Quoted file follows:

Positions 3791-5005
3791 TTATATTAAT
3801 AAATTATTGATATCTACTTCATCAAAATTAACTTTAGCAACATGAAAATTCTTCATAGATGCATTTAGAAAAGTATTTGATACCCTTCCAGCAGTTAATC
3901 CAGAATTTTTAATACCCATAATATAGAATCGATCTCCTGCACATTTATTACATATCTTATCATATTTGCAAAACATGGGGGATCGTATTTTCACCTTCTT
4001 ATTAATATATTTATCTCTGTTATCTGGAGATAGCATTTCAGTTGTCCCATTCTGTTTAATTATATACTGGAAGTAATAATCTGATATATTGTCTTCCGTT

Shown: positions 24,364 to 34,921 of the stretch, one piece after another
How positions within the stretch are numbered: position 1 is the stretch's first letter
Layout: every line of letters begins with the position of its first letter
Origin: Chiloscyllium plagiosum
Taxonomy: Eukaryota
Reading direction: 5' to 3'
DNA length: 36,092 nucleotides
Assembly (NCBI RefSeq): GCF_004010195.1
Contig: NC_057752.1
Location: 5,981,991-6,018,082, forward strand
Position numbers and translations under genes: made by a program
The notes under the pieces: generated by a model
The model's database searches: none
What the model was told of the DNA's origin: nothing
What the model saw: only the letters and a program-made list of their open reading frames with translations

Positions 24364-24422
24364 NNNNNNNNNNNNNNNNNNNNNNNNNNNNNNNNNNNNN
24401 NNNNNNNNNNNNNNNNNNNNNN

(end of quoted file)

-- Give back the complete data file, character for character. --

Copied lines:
Positions 3791-5005
3791 TTATATTAAT
3801 AAATTATTGATATCTACTTCATCAAAATTAACTTTAGCAACATGAAAATTCTTCATAGATGCATTTAGAAAAGTATTTGATACCCTTCCAGCAGTTAATC
3901 CAGAATTTTTAATACCCATAATATAGAATCGATCTCCTGCACATTTATTACATATCTTATCATATTTGCAAAACATGGGGGATCGTATTTTCACCTTCTT
4001 ATTAATATATTTATCTCTGTTATCTGGAGATAGCATTTCAGTTGTCCCATTCTGTTTAATTATATACTGGAAGTAATAATCTGATATATTGTCTTCCGTT

Shown: positions 24,364 to 34,921 of the stretch, one piece after another
How positions within the stretch are numbered: position 1 is the stretch's first letter
Layout: every line of letters begins with the position of its first letter
Origin: Chiloscyllium plagiosum
Taxonomy: Eukaryota
Reading direction: 5' to 3'
DNA length: 36,092 nucleotides
Assembly (NCBI RefSeq): GCF_004010195.1
Contig: NC_057752.1
Location: 5,981,991-6,018,082, forward strand
Position numbers and translations under genes: made by a program
The notes under the pieces: generated by a model
The model's database searches: none
What the model was told of the DNA's origin: nothing
What the model saw: only the letters and a program-made list of their open reading frames with translations

Positions 24364-24422
24364 NNNNNNNNNNNNNNNNNNNNNNNNNNNNNNNNNNNNN
24401 NNNNNNNNNNNNNNNNNNNNNN